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Suffering Bastards (1989)

 -  Comedy  -  30 November 1990 (USA)
5.7
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Ratings: 5.7/10 from 49 users  
Reviews: 3 user

Two brothers try to buy back the nightclub that was stolen from their mother.

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Title: Suffering Bastards (1989)

Suffering Bastards (1989) on IMDb 5.7/10

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Cast

Cast overview, first billed only:
...
Buddy Johnson
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Al Johnson
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Mr. Leech
Pam La Testa ...
Mrs. Johnson
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Bernard
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Eloise Marion ...
Sheena
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Sharnetta
Rosemarie DiSalvo ...
Slice (as Ro DiSalvo)
Mavis Harris ...
Candy
Joe Duley ...
Tony
Sal Dupree ...
Himself
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Little Elvis
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Dex
...
Sam
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Storyline

Buddy Johnson recounts the story of his life to a lovely woman who comes into his bar: how he and his brother Al were groomed for show business (lounge singing) from an early age by their mother, how her Atlantic City bar was swindled from her, and how they managed to steal three hundred thousand dollars from a cheap hood. Is it fact? Is it fiction? Or does he just want to get into her pants? Written by Gary Dickerson <slug@mail.utexas.edu>

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Genres:

Comedy

Certificate:

R
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Release Date:

30 November 1990 (USA)  »

Also Known As:

Suffering Bastards  »

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User Reviews

 
Attempt At Comedy Doesn't Take Off As Excess Wins Out Over Drollery.
27 April 2008 | by (Mountain Mesa, California) – See all my reviews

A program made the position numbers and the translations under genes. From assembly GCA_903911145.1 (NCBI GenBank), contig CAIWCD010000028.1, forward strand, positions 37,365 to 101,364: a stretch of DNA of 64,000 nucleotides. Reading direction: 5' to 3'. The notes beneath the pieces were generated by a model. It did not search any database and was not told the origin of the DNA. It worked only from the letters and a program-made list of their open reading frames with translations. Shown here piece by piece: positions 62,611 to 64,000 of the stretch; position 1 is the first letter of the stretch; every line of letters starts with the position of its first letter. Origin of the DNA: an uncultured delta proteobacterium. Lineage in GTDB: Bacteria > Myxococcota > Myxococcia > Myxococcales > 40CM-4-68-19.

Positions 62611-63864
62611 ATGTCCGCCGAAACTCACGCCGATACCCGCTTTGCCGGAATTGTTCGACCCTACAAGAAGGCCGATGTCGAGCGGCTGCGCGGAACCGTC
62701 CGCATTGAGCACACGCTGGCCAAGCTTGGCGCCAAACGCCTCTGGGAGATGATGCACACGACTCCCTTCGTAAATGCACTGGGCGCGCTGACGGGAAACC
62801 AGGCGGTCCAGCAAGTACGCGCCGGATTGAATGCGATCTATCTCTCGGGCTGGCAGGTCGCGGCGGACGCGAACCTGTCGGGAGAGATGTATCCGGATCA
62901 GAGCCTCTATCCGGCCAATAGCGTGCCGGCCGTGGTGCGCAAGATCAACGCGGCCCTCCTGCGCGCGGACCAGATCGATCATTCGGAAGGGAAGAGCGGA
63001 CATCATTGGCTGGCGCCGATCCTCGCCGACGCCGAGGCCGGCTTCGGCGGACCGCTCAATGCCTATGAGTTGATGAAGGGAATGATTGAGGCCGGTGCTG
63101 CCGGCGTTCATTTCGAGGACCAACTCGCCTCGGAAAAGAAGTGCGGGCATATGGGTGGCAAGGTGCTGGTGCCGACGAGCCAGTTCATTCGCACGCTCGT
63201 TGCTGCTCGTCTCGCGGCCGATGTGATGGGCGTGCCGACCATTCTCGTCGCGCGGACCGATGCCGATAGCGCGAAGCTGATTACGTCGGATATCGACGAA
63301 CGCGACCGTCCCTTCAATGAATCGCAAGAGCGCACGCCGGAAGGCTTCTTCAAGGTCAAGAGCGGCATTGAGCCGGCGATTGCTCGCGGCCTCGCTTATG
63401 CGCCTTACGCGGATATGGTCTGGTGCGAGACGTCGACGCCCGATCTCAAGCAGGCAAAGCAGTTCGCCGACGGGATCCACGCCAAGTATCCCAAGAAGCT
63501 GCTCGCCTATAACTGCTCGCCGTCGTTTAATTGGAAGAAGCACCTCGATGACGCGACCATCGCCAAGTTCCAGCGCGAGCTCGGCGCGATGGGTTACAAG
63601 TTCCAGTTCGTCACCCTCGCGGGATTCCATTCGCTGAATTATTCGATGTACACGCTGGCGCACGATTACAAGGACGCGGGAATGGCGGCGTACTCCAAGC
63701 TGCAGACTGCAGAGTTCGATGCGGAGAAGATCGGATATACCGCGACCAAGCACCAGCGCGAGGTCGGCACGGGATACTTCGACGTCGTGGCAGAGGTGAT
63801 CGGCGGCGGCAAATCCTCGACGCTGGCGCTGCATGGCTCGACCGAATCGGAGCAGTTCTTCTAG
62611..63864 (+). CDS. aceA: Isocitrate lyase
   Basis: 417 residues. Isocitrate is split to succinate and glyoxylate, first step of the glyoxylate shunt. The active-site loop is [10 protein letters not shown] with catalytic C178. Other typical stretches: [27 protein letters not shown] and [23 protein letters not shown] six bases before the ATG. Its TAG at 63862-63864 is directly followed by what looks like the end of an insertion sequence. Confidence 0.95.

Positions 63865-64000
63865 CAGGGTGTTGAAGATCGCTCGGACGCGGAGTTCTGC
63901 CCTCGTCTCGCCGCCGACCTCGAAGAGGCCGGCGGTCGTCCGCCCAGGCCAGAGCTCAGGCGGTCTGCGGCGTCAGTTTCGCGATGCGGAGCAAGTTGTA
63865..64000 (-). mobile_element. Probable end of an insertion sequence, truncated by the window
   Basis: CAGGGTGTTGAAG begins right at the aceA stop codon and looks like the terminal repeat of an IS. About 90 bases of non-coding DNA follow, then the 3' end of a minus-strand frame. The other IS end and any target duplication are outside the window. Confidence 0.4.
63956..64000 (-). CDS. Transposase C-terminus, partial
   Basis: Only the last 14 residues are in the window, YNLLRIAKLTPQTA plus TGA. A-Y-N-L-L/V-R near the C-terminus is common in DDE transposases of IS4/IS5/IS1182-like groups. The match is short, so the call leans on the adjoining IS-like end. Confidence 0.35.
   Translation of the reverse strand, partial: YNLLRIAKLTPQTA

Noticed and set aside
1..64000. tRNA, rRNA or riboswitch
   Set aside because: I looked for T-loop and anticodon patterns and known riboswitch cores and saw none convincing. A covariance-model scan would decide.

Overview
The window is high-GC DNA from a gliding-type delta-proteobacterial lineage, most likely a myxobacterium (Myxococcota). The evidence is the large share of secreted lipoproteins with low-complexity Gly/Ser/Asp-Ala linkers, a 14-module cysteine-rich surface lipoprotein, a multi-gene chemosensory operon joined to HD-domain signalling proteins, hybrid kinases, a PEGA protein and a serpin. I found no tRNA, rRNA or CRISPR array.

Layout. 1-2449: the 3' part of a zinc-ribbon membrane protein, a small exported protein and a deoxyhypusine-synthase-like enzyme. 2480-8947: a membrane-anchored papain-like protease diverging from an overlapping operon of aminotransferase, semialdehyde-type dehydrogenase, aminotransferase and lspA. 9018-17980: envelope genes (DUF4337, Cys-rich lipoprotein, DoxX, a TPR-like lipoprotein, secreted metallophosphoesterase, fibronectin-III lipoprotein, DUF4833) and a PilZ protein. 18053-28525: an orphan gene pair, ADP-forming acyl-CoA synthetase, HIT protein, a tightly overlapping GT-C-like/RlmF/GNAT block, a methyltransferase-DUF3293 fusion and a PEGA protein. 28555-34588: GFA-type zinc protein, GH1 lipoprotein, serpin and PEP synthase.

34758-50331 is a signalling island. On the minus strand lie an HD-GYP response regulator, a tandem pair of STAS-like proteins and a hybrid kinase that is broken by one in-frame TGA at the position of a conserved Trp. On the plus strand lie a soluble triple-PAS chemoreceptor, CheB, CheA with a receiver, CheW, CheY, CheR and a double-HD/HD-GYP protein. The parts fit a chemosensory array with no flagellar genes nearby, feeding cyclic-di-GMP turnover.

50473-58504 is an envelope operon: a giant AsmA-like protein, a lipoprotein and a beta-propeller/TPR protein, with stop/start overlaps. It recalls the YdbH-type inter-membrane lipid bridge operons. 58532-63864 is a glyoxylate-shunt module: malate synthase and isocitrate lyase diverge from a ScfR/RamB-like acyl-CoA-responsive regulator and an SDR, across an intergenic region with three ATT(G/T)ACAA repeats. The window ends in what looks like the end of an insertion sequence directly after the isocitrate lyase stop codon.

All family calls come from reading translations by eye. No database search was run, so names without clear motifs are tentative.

John C. McGinley plays the lead and contributes to the screenplay for this largely absurd piece, a work that provides a few excellent moments but also an exorbitance of longueurs, resulting in its missing the mark as a genuine comedy despite strong efforts from several cast members. Action opens in a Honolulu bar of the dreariest kind owned and operated by Buddy Johnson (McGinley) whose non-draining sink leads to a service call by an attractive young female plumber (Gina Gershon) and, as means of impressing her, Buddy spins an incident-filled story of his life thus far, with this tale becoming the film's narrative (by way of flashbacks). Buddy and his brother Al (David Warshofsky) were reared by their mother who owned a night spot where (as we view) the siblings performed since they were young boys as the "Johnson Brothers", a singing duo of only mild talent, but after Mrs. Johnson is cheated out of her night club/bar by a con man, Buddy and Al are forced to take employment as warehousemen for a cruel thug, Mr. Leech (Eric Bogosian), who enjoys giving the lads a hard time. He in fact fires them, and after he refuses to give them their final paycheck, the pair sneaks in at night to rifle the company safe, using a combination that Buddy has purloined. Their intention is merely to recover the amount owed to them, but they instead cannot resist stealing $300,000 that is in plain sight, this being some of Leech's illicitly acquired (drug sales) monies, and the fun begins as Leech is determined to recover the stolen cash through use of a vicious henchman who may be simply too persistent for slick Buddy to evade for very long. Al, although consistently yielding place to charismatic Buddy, remains a stalwart companion although his older brother's ostensible ability to hector him into outrageous circumstances is probably somewhat apocryphal as is a good deal of Buddy's tale that he relates to the alluring lady plumber (the working title for the film was LIARS CLUB). In sum, this is a weakly written affair, never becoming a successful whole due to a critical deficiency of comedic dialogue, with the more able players being as a result defeated by an untidy script. A skimpy budget is, of course, of no help, nor is wayward post-production editing that needlessly extends episodes of immoderate violence. Watching McGinley work is pleasing, as ever, while Warshofsky impresses with praiseworthy timing. Acting honours here go to Michael Wincott for his excellent turn as a real estate agent who longs for a career as an entertainer.


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